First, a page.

Brought to You by the Letters C...P...and B
By Ken Baker, Radio Kansas Manager
You may have heard about plans in Washington to eliminate federal funding for public broadcasting. In the debate you'll frequently hear references to "PBS" or "CPB" and of course "NPR," but how does this alphabet soup of networks and agencies stew together? It's actually pretty simple once you understand all the nouns.
First of all, it's worth understanding the stakes: Your part of Kansas gets over $200,000 per year to ensure that you have access to public radio. That's the seed money that helps ensure there's a public station on the dial and covers some basic costs. Some of this money is offered as a match to your local dollars, and it's your dollars that determine which programs we offer!
CPB is the Corporation for Public Broadcasting. CPB gets from the federal government and distributes across the US about $1.33 per American as that seed money for both public radio and public TV. Roughly speaking, the dollar goes to TV and the 33-cents goes to local public radio. TV's just more expensive to do.
PBS is the Public Broadcasting Service. People use the term to describe both TV and radio, but PBS actually has nothing to do with radio. It is the TV network, providing programming, organizational support and other services to locally owned and operated public television stations.
Some people believe that we are related to public TV, and if you pledge to KPTS or KOOD or KTWU some of that money supports public radio. That is not the case! Your generous pledge for TV's Masterpiece does nothing to help us bring you Morning Edition. The opposite is also true. Even if you're generous to Radio Kansas, public TV needs to hear from you, too!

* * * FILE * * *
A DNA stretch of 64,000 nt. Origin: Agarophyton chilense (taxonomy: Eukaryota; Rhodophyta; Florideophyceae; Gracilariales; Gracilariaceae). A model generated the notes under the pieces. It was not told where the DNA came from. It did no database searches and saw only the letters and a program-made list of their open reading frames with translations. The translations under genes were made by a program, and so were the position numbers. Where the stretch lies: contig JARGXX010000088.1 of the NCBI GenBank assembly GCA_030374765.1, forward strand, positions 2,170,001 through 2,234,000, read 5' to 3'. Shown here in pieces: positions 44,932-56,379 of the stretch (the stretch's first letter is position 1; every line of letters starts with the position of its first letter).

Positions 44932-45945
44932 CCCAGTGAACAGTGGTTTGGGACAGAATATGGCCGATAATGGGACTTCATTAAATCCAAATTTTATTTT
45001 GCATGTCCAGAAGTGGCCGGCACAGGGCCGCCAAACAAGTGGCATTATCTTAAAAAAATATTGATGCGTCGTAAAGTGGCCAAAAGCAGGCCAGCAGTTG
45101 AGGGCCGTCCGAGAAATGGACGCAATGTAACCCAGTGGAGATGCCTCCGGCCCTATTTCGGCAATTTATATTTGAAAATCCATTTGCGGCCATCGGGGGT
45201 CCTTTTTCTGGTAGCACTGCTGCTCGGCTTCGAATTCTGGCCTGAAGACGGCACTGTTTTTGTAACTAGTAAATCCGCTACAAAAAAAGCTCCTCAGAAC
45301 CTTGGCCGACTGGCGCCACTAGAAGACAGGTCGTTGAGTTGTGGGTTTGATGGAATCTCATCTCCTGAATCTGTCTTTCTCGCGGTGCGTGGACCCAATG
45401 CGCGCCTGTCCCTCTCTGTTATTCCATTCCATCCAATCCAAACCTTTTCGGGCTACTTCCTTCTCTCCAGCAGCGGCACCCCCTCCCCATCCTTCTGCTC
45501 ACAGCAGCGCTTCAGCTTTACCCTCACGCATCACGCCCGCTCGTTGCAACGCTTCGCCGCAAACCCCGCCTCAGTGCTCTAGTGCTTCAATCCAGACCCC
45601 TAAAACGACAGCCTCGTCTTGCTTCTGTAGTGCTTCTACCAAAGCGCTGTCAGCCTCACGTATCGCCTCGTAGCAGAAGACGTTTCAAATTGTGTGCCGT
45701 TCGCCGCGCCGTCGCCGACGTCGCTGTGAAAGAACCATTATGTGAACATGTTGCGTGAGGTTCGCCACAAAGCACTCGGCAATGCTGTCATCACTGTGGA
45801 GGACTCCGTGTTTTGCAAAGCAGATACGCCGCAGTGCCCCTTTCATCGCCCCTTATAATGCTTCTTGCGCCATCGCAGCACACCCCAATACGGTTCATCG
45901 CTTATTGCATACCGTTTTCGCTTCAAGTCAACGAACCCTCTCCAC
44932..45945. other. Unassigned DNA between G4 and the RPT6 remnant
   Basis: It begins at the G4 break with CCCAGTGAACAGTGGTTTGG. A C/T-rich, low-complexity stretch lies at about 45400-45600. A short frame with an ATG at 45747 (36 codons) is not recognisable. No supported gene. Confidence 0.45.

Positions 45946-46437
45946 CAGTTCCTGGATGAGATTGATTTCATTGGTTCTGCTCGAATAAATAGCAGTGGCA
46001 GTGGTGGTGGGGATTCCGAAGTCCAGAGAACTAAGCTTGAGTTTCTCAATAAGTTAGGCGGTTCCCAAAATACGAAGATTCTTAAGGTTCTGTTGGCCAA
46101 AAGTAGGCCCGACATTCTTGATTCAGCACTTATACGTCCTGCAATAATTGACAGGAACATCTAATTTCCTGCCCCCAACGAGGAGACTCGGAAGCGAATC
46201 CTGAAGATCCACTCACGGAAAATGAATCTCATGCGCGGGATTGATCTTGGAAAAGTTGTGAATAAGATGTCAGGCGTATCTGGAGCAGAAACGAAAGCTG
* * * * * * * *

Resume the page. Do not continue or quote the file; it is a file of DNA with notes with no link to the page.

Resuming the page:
This misconception—that another pledge made elsewhere is funding my NPR show—this is the number one budgetary challenge for public radio. It's not that too few people listen to our specialized programming. It's not that too few people let us know they love our shows...it's that too many people believe they are currently members, when they just don't happen to be. About 40% of the people who write or call—and mention that they're current members—they are mistaken! I can't find them in our membership files at all or it's been years since they were a contributing member! Fundraisers become difficult if we're talking to thousands of people who love our service...they agree with everything we say about the value...and they don't call because they're just sure they're already helping.
Back to our alphabet: NPR is the network for public radio. We pay a basic fee to NPR to benefit from that organizational support like music rights and other legal reporting requirements. Separate from that basic fee is the subscription cost for each of the NPR shows you enjoy. Morning Edition, All Things Considered and Wait, Wait...Don't Tell Me! all come from NPR and each has its own fee. This is why it's so important that you let us know which specific shows are essential.
We purchase other programs and features from American Public Media (APM), PRI (Public Radio International) and from Chicago's WFMT Fine Arts Radio Network.
HCC is Hutchinson Community College. We're not owned nor operated in any way by NPR, we're owned by a local community college. Most NPR stations are owned by universities with much larger budgets to operate their stations as an outreach effort for the institution. Radio Kansas is operated as a public service, and you—as a member of the public—help determine what constitutes this service. We get about 1/4th as much of our budget from HCC as a university might be able to contribute, which is why we are more reliant on your participation and why we are so responsive to your wishes.
Other entities to know include Sesame Workshop, which used to be CTW, the Children's Television Workshop. They are a producer and program supplier to PBS, but they are not owned nor controlled by PBS. Then there's the BBC, the British Broadcasting Corporation, which produces many of the TV programs we see here in the states. Canada has the Canadian Broadcasting Corporation.
I hope you feel a bit more prepared to discuss public broadcasting funding when it comes up in your local coffee group or community meeting. Our charter as a public broadcaster limits what I can legally say on the air. If you have questions I hope you'll drop me an e-mail or give me a call. Once we clear up the misconceptions people almost always choose to help. If there's something that would convince your friends, let me know.